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Viral Suppression Following Switch to Second-line Antiretroviral Therapy: Associations With Nucleoside Reverse Transcriptase Inhibitor Resistance and Subtherapeutic Drug Concentrations Prior to Switch.
J. Infect. Dis.
PUBLISHED: 08-13-2013
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Background.?High rates of second-line antiretroviral treatment (ART) failure are reported. The association with resistance and nonadherence on switching to second-line ART requires clarification.Methods.?Using prospectively collected data from patients in South Africa, we constructed a cohort of patients switched to second-line ART (1 January 2003 through 31 December 2008). Genotyping and drug concentrations (lamivudine, nevirapine, and efavirenz) were measured on stored samples preswitch. Their association with viral load (VL) <400 copies/mL by 15 months was assessed using modified Poisson regression.Results.?One hundred twenty-two of 417 patients (49% male; median age, 36 years) had genotyping (n = 115) and/or drug concentrations (n = 80) measured. Median CD4 count and VL at switch were 177 cells/µL (interquartile range [IQR], 77-263) and 4.3 log10 copies/mL (IQR, 3.8-4.7), respectively. Fifty-five percent (n = 44/80) had subtherapeutic drug concentrations preswitch. More patients with therapeutic vs subtherapeutic ART had resistance (n = 73): no major mutations (3% vs 51%), nonnucleoside reverse transcriptase inhibitor (94% vs 44%), M184V/I (94% vs 26%), and ?1 thymidine analogue mutations (47% vs 18%), all P = .01; and nucleoside reverse transcriptase inhibitor (NRTI) cross-resistance mutations (26% vs 13%, P = .23). Following switch, 68% (n = 83/122) achieved VL <400 copies/mL. Absence of NRTI mutations and subtherapeutic ART preswitch were associated with failure to achieve VL <400 copies/mL.Conclusions.?Nonadherence, suggested by subtherapeutic ART with/without major resistance mutations, significantly contributed to failure when switching regimen. Unresolved nonadherence, not NRTI resistance, drives early second-line failure.
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Resistance to tenofovir-based regimens during treatment failure of subtype C HIV-1 in South Africa.
Antivir. Ther. (Lond.)
PUBLISHED: 05-18-2013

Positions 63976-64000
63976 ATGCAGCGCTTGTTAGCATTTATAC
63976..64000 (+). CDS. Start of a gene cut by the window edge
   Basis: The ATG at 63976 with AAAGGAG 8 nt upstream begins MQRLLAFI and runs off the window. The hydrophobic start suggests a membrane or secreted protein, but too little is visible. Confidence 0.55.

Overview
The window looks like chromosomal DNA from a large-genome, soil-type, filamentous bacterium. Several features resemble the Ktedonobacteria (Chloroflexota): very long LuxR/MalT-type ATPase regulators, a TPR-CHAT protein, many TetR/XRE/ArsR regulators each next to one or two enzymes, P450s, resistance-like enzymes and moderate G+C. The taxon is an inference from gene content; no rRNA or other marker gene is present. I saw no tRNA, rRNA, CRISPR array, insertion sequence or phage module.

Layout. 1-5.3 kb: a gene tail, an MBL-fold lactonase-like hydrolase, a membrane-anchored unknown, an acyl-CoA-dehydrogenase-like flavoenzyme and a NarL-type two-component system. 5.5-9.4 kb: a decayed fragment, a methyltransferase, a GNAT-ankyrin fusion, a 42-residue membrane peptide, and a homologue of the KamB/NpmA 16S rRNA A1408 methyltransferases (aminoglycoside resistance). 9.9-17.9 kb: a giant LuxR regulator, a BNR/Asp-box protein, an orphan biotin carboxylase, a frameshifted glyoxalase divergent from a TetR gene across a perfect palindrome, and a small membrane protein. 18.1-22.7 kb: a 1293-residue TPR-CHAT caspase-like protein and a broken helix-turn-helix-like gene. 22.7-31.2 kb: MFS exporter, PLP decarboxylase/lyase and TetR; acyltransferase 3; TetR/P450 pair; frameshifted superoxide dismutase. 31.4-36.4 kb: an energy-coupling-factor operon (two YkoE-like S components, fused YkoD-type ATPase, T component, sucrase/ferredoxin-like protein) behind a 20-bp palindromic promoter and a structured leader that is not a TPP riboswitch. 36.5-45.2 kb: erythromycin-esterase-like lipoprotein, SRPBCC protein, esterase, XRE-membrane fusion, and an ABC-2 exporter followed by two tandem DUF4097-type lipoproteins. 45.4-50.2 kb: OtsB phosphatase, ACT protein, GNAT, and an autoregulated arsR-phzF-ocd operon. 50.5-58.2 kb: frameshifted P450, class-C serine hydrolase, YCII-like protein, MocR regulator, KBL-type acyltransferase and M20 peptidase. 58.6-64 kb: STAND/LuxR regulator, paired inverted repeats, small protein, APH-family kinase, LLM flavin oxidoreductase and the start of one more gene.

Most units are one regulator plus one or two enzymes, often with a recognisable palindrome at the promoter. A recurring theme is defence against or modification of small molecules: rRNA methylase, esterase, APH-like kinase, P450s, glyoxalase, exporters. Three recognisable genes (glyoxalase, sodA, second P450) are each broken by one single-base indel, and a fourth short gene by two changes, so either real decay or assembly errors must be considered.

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BACKGROUND: Tenofovir disoproxil fumarate (TDF) is increasingly available for patients infected with subtype C HIV-1. This subtype is reported to develop the principle TDF resistance mutation in the HIV reverse transcriptase, K65R, with greater propensity than other subtypes. We sought to describe K65R development during TDF use in a cohort of patients infected with subtype C HIV. METHODS: Using a prospectively followed cohort with 6 monthly HIV RNA assays, we identified virologic failure (defined as an HIV RNA >1000 c/mL) during treatment that included TDF. Residual serum, stored at the time of the HIV RNA assay, was used for consensus sequencing and allele-specific PCR. We assessed prevalence of resistance at failure during TDF-containing treatment and associated factors. RESULTS: Among 1,682 patients on a TDF-containing regimen, 270 developed failure of which 40 were assessed for resistance. By sequencing, the K65R was identified in 5 (12%), major NNRTI mutations in 24 (57%), and the M184V/I in 12 (28%) patients. The K65R was associated with lower HIV RNA at failure (HIV RNA log10 3.3 versus 4.2 c/mL) and prior stavudine exposure. An additional 5 patients had minority K65R populations identified by allele-specific PCR. CONCLUSIONS: These data suggest that the K65R prevalence at virologic failure is moderately higher in our subtype C population than some non-subtype C HIV cohorts. However, we did not find that the K65R was highly selected in HIV-1 subtype C infected patients with up to 6 months of failure of a TDF-containing regimen.